Like his father and brother, Lord Iveagh was a generous philanthropist and contributed almost £1 million to slum clearance and housing projects, among other causes. In London this was the 'Guinness Trust', founded in 1890. Most of his aesthetic and philanthropic legacy to Dublin is still intact. He founded the Iveagh Trust in 1890 which funded the largest area of urban renewal in Edwardian Dublin, and still provides housing and amenities for the poorer people of the city. In 1908 he gave the large back garden of his house at 80 Stephens Green in central Dublin, known as the "Iveagh Gardens", to the new University College Dublin, which is now a public park. Previously he had bought and cleared some slums on the north side of St Patrick's Cathedral and in 1901 he created the public gardens known as "St. Patrick's Park". In nearby Francis Street he built the Iveagh Market to enable street traders to sell produce out of the rain.[2]

Medical and scientific research[edit]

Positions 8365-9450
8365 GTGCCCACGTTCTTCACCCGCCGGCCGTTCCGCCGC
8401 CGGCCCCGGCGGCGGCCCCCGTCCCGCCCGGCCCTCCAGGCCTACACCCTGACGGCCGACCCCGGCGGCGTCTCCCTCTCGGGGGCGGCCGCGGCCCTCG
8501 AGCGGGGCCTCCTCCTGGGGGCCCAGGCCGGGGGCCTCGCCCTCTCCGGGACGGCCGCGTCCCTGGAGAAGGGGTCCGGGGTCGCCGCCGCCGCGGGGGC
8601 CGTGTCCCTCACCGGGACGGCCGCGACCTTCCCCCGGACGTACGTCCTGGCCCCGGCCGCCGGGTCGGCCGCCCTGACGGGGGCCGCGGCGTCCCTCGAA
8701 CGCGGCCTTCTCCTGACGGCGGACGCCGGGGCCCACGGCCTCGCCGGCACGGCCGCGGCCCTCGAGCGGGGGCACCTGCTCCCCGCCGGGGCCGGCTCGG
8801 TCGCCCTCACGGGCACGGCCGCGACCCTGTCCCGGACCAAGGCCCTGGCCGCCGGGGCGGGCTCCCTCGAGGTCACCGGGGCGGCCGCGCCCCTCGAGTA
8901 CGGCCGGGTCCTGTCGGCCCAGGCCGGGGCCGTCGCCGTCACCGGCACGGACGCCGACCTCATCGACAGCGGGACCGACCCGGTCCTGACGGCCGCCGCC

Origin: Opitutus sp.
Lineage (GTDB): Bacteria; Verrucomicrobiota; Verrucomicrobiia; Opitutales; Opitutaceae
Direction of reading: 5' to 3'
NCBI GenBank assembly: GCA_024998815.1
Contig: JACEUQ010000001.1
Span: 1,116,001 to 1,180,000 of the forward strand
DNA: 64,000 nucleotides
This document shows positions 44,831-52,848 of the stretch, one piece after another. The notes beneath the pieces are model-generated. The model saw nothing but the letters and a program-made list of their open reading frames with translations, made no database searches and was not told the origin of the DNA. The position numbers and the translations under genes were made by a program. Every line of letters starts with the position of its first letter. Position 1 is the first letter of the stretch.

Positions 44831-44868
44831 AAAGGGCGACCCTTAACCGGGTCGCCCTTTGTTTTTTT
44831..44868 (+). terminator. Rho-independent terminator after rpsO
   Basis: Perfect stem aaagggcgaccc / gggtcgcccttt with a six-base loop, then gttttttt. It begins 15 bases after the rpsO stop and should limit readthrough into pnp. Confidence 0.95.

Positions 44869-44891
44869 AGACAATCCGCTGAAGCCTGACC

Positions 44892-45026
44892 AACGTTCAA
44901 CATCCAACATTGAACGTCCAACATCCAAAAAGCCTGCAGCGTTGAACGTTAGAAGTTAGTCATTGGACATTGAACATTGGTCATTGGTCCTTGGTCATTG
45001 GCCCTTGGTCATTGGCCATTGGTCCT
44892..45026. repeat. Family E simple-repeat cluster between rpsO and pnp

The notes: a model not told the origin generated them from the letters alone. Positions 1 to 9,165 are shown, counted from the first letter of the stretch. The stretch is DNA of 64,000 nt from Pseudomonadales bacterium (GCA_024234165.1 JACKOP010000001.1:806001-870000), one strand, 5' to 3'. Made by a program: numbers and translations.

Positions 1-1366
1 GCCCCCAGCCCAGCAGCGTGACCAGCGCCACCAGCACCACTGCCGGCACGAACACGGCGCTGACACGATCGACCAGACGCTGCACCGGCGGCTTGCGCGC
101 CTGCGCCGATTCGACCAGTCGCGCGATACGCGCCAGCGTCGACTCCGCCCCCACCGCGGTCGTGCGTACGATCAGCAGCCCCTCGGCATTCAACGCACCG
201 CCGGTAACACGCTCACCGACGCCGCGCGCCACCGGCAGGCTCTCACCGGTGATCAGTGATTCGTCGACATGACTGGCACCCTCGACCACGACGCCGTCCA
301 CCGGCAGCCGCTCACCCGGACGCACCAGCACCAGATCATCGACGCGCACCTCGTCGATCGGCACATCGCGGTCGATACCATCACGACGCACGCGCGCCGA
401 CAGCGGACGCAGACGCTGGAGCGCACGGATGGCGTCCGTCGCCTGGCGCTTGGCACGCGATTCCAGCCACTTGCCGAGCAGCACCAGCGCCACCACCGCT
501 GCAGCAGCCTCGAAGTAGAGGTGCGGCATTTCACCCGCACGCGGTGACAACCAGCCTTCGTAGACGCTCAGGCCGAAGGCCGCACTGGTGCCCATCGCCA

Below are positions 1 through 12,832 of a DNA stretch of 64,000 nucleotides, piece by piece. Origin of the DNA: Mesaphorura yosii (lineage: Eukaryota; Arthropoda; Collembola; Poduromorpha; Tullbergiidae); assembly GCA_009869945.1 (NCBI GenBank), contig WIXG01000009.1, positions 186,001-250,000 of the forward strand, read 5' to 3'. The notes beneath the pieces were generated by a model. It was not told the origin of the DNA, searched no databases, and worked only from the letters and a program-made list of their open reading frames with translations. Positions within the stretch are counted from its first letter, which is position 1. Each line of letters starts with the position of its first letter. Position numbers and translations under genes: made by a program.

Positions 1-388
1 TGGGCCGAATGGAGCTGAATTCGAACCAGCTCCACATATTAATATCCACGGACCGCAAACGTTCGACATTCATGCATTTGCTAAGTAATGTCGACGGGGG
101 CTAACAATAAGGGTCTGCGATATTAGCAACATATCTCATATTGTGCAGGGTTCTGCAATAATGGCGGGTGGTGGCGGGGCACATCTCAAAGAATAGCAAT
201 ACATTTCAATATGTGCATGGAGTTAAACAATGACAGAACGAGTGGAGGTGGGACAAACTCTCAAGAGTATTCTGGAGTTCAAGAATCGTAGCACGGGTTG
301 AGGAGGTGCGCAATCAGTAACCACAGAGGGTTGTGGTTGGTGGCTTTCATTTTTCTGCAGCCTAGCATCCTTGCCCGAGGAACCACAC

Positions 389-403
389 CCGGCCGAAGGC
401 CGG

Iveagh also donated £250,000 to the Lister Institute in 1898, the first medical research charity in the United Kingdom (to be modelled on the Pasteur Institute, studying infectious diseases). In 1908, he co-funded the Radium Institute in London.[3] He also sponsored new physics and botany buildings at Dublin University in 1903.[citation needed]

Iveagh helped finance the British Antarctic Expedition (1907–09) and Mount Iveagh, a mountain in the Supporters Range in Antarctica, is named for him.[4]

Art collector[edit]

Interested in fine art all his life, Edward Cecil amassed a distinguished collection of Old Master paintings, antique furniture and historic textiles. While he was furnishing his London home at Hyde Park Corner, after he had retired, he began building his art collection in earnest. As a result, much of his collection of paintings was donated to the nation after his death in 1927 and is housed at the Iveagh Bequest at Kenwood, Hampstead, north London. While this lays claim to much of his collection of paintings, it is Farmleigh that best displays his taste in architecture as well as his tastes in antique furniture and textiles.[citation needed]

Political life[edit]